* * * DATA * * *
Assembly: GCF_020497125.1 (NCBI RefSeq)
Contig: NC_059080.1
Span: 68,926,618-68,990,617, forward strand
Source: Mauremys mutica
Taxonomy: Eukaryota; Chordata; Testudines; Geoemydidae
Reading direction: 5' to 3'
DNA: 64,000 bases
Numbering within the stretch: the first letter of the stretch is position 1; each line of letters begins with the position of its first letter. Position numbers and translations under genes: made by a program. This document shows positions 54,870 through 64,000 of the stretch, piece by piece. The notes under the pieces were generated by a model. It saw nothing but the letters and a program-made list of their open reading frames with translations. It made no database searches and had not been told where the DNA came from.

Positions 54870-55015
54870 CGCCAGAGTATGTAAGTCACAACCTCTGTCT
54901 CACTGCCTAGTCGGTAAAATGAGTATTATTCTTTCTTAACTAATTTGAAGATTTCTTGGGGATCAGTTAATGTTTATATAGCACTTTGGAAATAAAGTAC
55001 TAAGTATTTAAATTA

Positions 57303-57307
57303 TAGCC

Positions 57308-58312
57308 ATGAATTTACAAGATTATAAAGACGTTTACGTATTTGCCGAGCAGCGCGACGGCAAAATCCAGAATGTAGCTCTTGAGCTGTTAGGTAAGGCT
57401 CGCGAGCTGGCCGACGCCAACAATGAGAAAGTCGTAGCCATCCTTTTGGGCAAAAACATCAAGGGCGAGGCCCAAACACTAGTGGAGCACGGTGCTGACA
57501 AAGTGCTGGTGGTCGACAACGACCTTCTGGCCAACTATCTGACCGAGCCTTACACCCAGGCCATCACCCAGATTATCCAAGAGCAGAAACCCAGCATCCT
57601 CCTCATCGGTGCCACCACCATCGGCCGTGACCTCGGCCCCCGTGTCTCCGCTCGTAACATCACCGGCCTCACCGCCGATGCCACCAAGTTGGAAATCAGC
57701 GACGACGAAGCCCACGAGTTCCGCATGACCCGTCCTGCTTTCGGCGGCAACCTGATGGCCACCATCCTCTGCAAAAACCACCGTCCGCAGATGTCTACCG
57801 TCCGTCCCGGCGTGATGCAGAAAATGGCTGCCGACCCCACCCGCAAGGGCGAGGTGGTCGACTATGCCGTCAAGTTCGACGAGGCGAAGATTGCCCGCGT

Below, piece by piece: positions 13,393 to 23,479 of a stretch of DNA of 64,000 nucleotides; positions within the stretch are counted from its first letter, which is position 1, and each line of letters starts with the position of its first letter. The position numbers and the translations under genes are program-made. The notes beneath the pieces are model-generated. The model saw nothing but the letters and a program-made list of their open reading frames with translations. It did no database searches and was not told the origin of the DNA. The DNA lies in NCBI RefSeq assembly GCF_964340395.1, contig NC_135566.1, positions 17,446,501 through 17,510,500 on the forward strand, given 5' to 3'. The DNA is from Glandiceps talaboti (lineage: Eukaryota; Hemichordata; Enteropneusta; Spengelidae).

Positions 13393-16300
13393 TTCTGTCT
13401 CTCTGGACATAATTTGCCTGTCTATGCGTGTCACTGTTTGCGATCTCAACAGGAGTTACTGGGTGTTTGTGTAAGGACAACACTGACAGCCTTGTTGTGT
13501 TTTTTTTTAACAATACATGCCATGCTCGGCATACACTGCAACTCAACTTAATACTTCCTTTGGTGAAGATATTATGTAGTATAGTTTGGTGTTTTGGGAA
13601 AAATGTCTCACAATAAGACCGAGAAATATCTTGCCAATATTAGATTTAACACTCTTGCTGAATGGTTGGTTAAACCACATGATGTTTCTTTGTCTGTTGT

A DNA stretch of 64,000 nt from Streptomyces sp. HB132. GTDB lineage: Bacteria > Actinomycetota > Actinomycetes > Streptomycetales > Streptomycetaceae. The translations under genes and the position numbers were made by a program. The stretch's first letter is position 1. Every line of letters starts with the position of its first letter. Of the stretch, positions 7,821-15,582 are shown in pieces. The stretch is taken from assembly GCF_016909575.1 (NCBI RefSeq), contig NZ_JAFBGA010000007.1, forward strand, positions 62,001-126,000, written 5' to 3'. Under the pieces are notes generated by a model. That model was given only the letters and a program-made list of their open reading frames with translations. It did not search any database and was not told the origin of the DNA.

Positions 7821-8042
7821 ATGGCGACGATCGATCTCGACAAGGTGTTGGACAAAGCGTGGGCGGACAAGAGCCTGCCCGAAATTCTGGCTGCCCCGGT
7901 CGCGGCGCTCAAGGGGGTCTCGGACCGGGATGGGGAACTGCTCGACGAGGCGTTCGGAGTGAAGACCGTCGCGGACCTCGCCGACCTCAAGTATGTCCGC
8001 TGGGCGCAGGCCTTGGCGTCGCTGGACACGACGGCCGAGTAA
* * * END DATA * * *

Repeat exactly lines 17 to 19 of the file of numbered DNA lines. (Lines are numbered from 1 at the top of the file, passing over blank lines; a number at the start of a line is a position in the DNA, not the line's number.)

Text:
57401 CGCGAGCTGGCCGACGCCAACAATGAGAAAGTCGTAGCCATCCTTTTGGGCAAAAACATCAAGGGCGAGGCCCAAACACTAGTGGAGCACGGTGCTGACA
57501 AAGTGCTGGTGGTCGACAACGACCTTCTGGCCAACTATCTGACCGAGCCTTACACCCAGGCCATCACCCAGATTATCCAAGAGCAGAAACCCAGCATCCT
57601 CCTCATCGGTGCCACCACCATCGGCCGTGACCTCGGCCCCCGTGTCTCCGCTCGTAACATCACCGGCCTCACCGCCGATGCCACCAAGTTGGAAATCAGC